Entertainment and events industry lights venues in ‘Red Alert’ for business hard hit by coronavirus

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SPRINGFIELD — Production companies and stagehands who normally put on shows and events will light up their venues in red Tuesday as a “red alert” meant to draw attention to the finical predicament they are in due to the coronavirus pandemic.

“We were the first ones to shut down. We’ll be the last ones to get back to any sense of normalcy,” said Jim Powers, owner of CJC Lighting and Production in West Springfield. “We are just letting people know we’re still here.”

Venues will be lighted up red from 9 p.m. to midnight.

It’s the local manifestation of the national #WeMakeEvents movement, which aims to let the public know how the industry is suffering and push for the reinstatement of the additional $600-a-week unemployment benefit, which expired in July. Those associated with the movement plan to light up 1,500 venues across the county, including these in the Pioneer Valley:

  • Springfield Symphony Hall
  • Springfield City Hall
  • Springfield Campanile Clock Tower
  • One Financial Plaza, Springfield
  • The MassMutual Center, Springfield
  • Monarch Place, Springfield
  • Tower Square, Springfield
  • Chez Josef, Agawam
  • The Log Cabin, Holyoke
  • Memorial Hall, Shelburne Falls
  • Academy Of Music Theatre, Northampton
  • CJC Lighting and Events, West Springfield
  • Theatrix, Belchertown

In Worcester, the DCU Center and other venues will be lighted as well.

Powers said that, with an office in Boston as well as West Springfield, CJC normally puts together weddings and other events with 200 guests and $150,000 budgets.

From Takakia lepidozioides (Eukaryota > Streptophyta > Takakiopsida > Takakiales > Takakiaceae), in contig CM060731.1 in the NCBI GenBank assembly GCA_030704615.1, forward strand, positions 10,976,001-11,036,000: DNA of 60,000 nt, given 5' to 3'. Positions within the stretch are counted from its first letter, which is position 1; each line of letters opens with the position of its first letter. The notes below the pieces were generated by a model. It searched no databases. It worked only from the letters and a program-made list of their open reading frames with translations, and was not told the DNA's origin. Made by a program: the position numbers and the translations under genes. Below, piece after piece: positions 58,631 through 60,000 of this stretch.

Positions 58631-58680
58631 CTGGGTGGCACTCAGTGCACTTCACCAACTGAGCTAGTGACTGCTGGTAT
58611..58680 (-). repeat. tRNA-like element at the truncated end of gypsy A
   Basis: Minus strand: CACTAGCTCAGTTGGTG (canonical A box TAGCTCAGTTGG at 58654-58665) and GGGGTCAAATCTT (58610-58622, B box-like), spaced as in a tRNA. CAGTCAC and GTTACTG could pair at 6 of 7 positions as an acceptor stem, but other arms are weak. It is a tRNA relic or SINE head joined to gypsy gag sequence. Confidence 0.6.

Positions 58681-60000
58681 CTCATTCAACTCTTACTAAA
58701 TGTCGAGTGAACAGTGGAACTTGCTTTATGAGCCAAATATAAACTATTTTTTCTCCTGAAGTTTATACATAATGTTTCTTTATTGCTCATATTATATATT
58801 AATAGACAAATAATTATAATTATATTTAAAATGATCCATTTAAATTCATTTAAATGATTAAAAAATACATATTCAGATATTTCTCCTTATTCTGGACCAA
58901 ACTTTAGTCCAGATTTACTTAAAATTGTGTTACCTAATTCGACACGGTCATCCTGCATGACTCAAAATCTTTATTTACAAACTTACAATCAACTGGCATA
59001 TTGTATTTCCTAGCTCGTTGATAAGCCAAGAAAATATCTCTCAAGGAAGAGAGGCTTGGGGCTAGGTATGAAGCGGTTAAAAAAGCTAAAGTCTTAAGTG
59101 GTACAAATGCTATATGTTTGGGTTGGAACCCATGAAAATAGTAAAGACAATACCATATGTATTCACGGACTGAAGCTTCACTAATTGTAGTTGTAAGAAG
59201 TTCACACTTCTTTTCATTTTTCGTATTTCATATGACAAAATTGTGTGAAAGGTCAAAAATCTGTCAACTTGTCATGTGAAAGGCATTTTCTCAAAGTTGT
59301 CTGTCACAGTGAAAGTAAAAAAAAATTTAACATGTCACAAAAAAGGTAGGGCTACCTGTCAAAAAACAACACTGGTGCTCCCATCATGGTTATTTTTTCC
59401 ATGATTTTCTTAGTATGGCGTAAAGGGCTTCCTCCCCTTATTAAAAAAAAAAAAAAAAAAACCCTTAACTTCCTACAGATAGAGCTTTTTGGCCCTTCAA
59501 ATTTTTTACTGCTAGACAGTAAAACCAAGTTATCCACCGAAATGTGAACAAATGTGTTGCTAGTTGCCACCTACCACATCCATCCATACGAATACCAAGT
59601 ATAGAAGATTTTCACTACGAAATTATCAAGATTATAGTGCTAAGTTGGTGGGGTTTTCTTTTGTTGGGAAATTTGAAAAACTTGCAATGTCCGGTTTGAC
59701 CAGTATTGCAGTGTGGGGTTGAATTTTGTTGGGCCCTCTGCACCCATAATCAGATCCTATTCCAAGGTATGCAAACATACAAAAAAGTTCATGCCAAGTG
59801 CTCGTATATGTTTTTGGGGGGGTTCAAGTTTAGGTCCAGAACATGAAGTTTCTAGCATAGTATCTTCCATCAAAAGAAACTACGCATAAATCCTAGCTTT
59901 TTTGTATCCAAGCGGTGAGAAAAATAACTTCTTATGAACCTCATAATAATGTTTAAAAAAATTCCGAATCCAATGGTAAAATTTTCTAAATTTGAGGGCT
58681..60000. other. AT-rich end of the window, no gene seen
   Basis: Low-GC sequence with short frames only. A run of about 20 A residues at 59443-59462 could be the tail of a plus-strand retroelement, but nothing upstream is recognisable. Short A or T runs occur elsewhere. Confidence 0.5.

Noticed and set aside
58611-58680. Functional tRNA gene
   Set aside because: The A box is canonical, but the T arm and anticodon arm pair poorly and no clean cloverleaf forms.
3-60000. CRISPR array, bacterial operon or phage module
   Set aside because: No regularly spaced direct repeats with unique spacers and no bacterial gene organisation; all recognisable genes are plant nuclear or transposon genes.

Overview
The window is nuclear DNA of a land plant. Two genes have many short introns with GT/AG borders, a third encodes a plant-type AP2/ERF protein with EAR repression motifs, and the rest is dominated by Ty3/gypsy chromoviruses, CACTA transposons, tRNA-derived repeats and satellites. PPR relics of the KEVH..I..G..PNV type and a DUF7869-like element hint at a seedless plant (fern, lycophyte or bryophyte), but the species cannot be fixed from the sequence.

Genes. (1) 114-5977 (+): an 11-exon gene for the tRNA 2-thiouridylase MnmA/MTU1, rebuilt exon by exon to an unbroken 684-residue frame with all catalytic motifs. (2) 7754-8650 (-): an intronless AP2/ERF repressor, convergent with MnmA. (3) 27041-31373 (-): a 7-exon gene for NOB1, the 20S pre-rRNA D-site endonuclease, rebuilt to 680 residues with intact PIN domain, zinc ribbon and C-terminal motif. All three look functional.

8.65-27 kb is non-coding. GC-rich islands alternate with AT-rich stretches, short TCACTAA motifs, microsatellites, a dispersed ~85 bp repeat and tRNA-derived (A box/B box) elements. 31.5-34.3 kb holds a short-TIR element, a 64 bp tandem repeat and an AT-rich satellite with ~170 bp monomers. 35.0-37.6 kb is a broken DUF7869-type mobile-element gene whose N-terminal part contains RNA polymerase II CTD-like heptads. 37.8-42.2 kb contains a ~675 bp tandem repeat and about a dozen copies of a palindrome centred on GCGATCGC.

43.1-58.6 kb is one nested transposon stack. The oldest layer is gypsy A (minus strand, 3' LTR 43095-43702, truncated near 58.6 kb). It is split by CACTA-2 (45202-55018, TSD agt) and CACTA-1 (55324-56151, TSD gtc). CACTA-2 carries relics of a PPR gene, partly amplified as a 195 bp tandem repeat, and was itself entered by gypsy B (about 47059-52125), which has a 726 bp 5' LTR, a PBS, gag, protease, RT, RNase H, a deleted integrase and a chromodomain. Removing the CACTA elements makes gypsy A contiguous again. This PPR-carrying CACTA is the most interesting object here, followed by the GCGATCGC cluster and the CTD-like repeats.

Today, with the coronavirus restrictions, the company is scraping by using videoconferencing technology to do remote weddings and virtual corporate meetings.

Michael W. Zaskey, founder, president and owner of Zasco Productions in Chicopee, said 90% of his business is canceled. That’s 81 events where he and his company would do the lighting, video, audio and other presentation work. He’s laid off most of his staff of five full-time and 12 part-time workers.

Like Powers, he’s doing video work for remote learning. Instead of setting up big corporate meetings, it’s a video hookups requiring less work and fewer people.

Downtown Springfield

Architectural lights on Symphony Hall, the Campanile and City Hall on Court Street in downtown Springfield. (MARK M. MURRAY/THE REPUBLICAN)Staff-Shot

Zaskey knows that businesses are continuing to reopen. But the gradual loosening of restrictions won’t help the event and entertainment industries for a long time.

“Live events are planned months or years in advance,” Zaskey said. “We are still a year away from ramping back up to the sales levels where we were.”

He said it leaves a false impression when someone says an annual event is postponed. If it’s not happening this year, it’s not business for his company, and might never be business for him again.

“Fundamentally everything we do is about gathering people together in proximity. Until there is a vaccine — as the governor has said — we will be disallowed,” he said.

Brenda Shepard is the house lighting director at the Hanover Theatre in Worcester and part of the stagehands union. She said only one person is working out of the 45 members of the International Alliance of Theatrical Stage Employees Local 232 in Northampton and Amherst. The numbers are similar in Worcester and Springfield.

“All the theaters are dark. The touring companies are not out,” she said. “Events that used to draw hundreds are now down to drawing five people.”

Organizers said the unemployment benefit wouldn’t just help families make ends meet, it would keep people in the profession, and not in other jobs, so there is a workforce when the industry does come back.

“We want to go back to work,” Shepard said. “This is what we do, this is what we love.”

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